It’s a common belief that American cars are less reliable than Japanese and European vehicles. To some extent, this may be true. My mechanic recommends that I should buy a Toyota since he owns one. And according to him, it suits him well since he “doesn’t have the time to be fixing his car.”
In other words, he rates Toyota highly as a reliable car brand. But is it true? Does he mean that all American brands are trash? Well, it depends!
According to Consumer Report’s 2022 Brand Report Card, most American car brands are unreliable compared to Japanese and European automakers. Jeep, GMC, Lincoln, Chevrolet, and Tesla are all featured in a list of the top 10 least reliable car brands. However, a lot goes into ranking brands in terms of reliability and customer satisfaction.
That being said, American car brands have come a long way in terms of reliability and customer satisfaction since the ’70s and ’80s!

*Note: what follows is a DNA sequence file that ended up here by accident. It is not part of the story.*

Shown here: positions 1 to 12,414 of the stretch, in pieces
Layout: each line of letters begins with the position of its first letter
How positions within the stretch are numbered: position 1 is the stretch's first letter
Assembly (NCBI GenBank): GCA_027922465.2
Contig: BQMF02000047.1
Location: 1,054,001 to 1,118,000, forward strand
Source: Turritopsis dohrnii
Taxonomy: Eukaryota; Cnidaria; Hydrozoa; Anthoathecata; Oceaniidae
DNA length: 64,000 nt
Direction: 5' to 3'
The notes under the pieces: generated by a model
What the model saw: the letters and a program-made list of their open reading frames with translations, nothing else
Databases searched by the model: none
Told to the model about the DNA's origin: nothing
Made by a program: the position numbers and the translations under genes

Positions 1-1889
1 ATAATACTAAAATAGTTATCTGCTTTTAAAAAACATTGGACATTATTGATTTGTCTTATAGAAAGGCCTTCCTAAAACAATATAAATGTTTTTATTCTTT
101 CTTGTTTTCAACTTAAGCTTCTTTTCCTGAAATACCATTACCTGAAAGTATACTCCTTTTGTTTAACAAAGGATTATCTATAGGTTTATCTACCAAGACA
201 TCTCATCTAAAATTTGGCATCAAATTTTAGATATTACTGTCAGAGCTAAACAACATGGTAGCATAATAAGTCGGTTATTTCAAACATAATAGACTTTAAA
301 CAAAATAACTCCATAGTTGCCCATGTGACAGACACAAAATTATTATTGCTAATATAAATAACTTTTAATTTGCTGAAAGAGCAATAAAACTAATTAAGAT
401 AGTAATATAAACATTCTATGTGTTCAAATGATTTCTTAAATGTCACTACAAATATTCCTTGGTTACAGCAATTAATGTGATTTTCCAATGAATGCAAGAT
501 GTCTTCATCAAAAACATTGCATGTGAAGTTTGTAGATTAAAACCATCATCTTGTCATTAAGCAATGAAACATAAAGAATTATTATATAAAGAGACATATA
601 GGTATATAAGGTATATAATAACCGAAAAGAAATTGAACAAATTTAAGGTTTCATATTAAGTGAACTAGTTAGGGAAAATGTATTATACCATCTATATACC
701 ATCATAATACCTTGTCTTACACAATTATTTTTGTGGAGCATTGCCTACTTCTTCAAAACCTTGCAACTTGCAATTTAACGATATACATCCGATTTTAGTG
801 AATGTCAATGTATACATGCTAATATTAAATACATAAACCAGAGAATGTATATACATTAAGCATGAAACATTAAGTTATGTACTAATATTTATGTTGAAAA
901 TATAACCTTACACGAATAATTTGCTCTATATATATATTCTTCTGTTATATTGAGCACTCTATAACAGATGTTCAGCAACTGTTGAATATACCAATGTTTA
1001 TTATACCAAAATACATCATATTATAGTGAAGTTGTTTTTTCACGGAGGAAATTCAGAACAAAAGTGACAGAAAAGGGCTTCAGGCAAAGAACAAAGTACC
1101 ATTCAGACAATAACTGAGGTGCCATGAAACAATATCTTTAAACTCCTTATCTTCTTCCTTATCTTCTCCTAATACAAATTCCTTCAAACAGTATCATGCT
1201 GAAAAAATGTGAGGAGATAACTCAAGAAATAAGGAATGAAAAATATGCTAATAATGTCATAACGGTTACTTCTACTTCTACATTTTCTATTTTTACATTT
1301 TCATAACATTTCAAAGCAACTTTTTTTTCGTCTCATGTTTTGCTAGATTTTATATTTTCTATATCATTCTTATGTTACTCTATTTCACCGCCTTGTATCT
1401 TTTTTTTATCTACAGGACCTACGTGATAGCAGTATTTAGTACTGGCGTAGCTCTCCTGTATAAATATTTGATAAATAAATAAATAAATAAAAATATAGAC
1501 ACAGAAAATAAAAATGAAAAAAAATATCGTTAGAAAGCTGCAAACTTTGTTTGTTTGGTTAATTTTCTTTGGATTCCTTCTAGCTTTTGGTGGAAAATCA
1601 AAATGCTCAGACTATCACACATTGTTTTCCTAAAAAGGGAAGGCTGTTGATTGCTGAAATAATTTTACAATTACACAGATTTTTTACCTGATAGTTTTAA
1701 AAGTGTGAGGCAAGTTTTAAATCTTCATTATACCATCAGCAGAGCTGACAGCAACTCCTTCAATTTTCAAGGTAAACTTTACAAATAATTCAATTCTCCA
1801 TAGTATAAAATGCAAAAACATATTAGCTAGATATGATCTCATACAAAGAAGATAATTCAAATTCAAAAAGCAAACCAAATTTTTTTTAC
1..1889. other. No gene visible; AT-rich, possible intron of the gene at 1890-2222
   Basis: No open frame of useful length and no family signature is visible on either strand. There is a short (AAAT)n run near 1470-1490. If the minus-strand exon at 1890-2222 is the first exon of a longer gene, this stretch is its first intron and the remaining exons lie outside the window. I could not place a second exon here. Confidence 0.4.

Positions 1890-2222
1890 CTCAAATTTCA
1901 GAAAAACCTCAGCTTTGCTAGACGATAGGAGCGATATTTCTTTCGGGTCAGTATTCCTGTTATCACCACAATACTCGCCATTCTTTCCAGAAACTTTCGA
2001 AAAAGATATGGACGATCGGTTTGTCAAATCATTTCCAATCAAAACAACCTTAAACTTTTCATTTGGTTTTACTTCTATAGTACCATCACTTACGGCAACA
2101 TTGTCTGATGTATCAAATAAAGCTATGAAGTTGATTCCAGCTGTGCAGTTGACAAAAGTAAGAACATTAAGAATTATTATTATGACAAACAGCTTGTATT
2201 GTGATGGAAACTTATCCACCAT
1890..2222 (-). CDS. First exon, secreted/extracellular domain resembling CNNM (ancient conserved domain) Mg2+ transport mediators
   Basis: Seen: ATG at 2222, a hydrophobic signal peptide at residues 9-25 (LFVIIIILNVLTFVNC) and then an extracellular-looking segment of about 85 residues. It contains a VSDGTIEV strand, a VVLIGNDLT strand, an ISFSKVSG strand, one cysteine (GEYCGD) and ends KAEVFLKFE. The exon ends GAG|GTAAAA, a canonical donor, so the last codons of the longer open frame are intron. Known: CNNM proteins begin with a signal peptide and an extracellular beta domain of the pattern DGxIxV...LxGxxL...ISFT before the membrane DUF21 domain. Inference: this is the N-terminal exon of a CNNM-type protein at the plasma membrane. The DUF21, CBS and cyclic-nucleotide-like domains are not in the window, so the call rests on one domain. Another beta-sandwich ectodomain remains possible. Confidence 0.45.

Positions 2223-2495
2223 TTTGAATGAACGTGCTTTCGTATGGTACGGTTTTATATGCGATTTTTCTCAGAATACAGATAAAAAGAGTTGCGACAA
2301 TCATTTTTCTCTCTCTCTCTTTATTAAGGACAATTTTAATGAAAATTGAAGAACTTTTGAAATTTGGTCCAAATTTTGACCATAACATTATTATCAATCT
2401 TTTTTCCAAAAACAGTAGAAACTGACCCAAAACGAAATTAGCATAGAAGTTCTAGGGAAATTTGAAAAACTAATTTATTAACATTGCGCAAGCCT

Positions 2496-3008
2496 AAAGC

Some will have issues, but so do international brands. In today’s article, we’ll go over brand reliability and why American brands suffer in this regard.
Most Reliable Cars of 2022
It’s no secret that Consumer Reports is a trusted source for finding a vehicle brand’s reliability rating. In their 2022 ranking, the consumer research organization had six Japanese brands in their top-10 most reliable and recommended vehicles.
Subaru ranks as the top brand, followed closely by Mazda, BMW, Honda, Lexus, Audi, Porsche, Mini Toyota, and Infiniti. And it’s no surprise that Buick is the highest-rated American manufacturer, placing outside the top 10 at 11th.